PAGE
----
Coffee Hour with Timothy Murtha: Cultural Ecology of the Lowland Maya Revisited

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Time: 
Friday, October 14, 2016 - 3:30pm
Place: 
Refreshments are offered in 319 Walker Building at 3:30 p.m. The lecture begins in 112 Walker Building at 4:00 p.m.



Tikal

... Regional LIDAR and Landscapes

 

About the talk

About 50 years ago, Penn State anthropologist Bill Sanders offered a two-part synthetic view of the Ancient Maya landscape, attempting to answer fundamental questions about population, society and settlement. Sanders’ view was not only explicitly ecological, but also offered a bottom up interpretation of Maya society. Yet, in the decades that followed, an overtly urban, highly centralized and top down model of Ancient Maya civilization has overshadowed these ideas, in part fueled by early remote sensing efforts used to identify landesque features, such as terraces in the Rio Bec region. This presentation revisits some of Sanders’ ideas through the lens of a newly acquired geospatial data set covering the Maya lowlands. I will present a preliminary archaeological assessment of extensive transects of LIDAR recently collected by environmental scientists over southern Mexico using the G-LiHT system of NASA’s Goddard Space Flight Center. These results demonstrate that significant contributions to understanding variations in Precolumbian land-use and settlement patterns are potentially more effective with multi-regional LIDAR surveys not captured exclusively for archaeological prospection. These data and the developing research collaborations clearly demonstrate the potential for enriching landscape research through tight collaborations between anthropology and environmental science. Generally, scientists in the neotropics can acquire more data, better realize the full potential of LIDAR surveys, and better contribute to interdisciplinary studies of human-environmental dynamic systems through regionally focused and collaborative research. More immediately, my hope is that this emerging research will provide an enhanced understanding of one of the most compelling landscape narratives of coupled human and natural dynamics, i.e., the rise and fall of the ancient Maya.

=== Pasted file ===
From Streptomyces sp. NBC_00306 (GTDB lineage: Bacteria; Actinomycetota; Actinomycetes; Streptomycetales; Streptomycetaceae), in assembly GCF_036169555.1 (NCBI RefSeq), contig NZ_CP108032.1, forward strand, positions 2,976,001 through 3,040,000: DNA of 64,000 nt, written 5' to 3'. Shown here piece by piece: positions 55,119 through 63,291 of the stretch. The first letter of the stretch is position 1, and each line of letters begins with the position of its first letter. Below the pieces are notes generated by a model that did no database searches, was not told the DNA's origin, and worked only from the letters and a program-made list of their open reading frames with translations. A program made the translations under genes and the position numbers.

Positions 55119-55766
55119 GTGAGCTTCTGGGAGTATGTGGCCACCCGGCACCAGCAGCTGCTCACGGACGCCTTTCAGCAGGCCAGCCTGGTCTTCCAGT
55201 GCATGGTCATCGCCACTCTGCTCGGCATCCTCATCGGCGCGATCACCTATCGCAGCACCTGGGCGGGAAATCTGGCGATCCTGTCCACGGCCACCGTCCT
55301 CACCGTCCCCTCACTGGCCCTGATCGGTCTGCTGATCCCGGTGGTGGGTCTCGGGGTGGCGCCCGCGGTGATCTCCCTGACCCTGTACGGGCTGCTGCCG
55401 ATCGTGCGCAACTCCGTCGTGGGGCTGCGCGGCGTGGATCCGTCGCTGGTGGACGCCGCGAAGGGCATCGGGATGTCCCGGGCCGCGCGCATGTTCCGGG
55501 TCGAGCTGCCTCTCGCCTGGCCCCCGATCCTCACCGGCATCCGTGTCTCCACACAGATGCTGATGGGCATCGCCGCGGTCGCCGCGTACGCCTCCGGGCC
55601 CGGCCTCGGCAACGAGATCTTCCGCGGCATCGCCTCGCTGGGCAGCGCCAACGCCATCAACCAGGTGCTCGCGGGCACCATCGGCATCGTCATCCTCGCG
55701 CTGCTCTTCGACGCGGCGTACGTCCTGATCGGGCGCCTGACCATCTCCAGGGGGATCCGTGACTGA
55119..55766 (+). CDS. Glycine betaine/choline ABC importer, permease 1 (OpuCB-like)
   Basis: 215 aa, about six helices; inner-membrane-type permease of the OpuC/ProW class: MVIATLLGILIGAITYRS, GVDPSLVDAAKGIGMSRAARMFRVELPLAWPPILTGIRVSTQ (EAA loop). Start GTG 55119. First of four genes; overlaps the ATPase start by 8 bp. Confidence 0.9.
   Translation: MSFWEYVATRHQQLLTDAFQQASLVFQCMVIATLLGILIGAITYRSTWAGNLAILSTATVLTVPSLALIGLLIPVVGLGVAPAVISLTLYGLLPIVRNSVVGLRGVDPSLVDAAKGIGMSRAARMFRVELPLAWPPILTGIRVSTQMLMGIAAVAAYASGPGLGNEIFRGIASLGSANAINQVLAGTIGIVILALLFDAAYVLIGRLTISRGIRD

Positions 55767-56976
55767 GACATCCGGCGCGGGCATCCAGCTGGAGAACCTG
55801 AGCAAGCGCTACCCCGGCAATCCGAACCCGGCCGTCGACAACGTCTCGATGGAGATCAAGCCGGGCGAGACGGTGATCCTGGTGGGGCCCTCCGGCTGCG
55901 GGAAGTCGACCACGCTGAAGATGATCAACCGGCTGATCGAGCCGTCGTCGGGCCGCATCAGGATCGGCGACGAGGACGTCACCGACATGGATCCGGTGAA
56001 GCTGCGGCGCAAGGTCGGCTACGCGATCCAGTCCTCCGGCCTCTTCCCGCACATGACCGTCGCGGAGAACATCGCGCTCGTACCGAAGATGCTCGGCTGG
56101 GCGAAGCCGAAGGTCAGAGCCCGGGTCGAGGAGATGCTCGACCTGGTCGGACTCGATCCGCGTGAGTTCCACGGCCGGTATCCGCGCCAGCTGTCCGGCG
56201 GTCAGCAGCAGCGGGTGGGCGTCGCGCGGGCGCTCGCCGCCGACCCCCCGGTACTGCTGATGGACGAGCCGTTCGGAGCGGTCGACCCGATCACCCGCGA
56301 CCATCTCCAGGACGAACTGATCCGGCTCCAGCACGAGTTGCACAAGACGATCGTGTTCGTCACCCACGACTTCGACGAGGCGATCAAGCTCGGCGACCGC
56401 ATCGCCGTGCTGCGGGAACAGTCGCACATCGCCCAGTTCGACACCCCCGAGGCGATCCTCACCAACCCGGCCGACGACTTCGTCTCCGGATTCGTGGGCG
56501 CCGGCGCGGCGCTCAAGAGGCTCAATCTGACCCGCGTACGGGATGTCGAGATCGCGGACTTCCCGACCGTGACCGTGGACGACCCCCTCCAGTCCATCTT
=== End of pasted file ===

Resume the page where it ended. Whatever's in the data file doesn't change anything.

About the speaker

Timothy MurthaTimothy Murtha, PhD, is director of the Hamer Center for Community Design and an Associate Professor of Landscape Architecture in the Stuckeman School of Architecture and Landscape Architecture at Penn State. He is a landscape archaeologist specializing in land use change and environmental modeling using geospatial tools. His research investigates the long-term dynamics of decision making with an emphasis on coupled natural and human system dynamics. Murtha has conducted sponsored research in Mexico, Central America, Northern Europe and North America.





Suggested reading

  • Charles Golden, Timothy Murtha, Bruce Cook, Derek S. Shaffer, Whittaker Schroder, Elijah J. Hermitt, Omar Alcover Firpi, Andrew K. Scherer. 2016. Reanalyzing environmental lidar data for archaeology: Mesoamerican applications and implications, Journal of Archaeological Science: Reports, Volume 9, October 2016, Pages 293-308, ISSN 2352-409X, http://dx.doi.org/10.1016/j.jasrep.2016.07.029.
  •  Murtha, Timothy. 2015. Negotiated Landscapes: Comparative Settlement Ecology of Tikal and Caracol. In Ancient Maya Polities. ed by D. Marken and J. Fitzpatrick. University of Colorado Press. Pp 75 – 98. Webster, David and Timothy Murtha. 2015. Fractious Farmers at Tikal. In Tikal and Maya Paleoecology ed by David Lentz. Cambridge University Press. Pp 212 – 238.
  • Balzotti, Chris, David L. Webster, Tim M. Murtha, Steven L. Petersen, Richard L. Burnett, Richard E. Terry. 2013. Modelling the ancient maize agriculture potential of landforms in Tikal National Park, Guatemala. International Journal of Remote Sensing. Vol. 34, Iss. 16: 5868 – 5891.




Contact us

Penn State encourages qualified persons with disabilities to participate in its programs and activities. If you anticipate needing any type of accommodation or have questions about the physical access provided, please contact Angela Rogers in advance of your participation or visit.

Angela Rogers  office: 814-865-2493 email: geography@psu.edu

Coffee Hour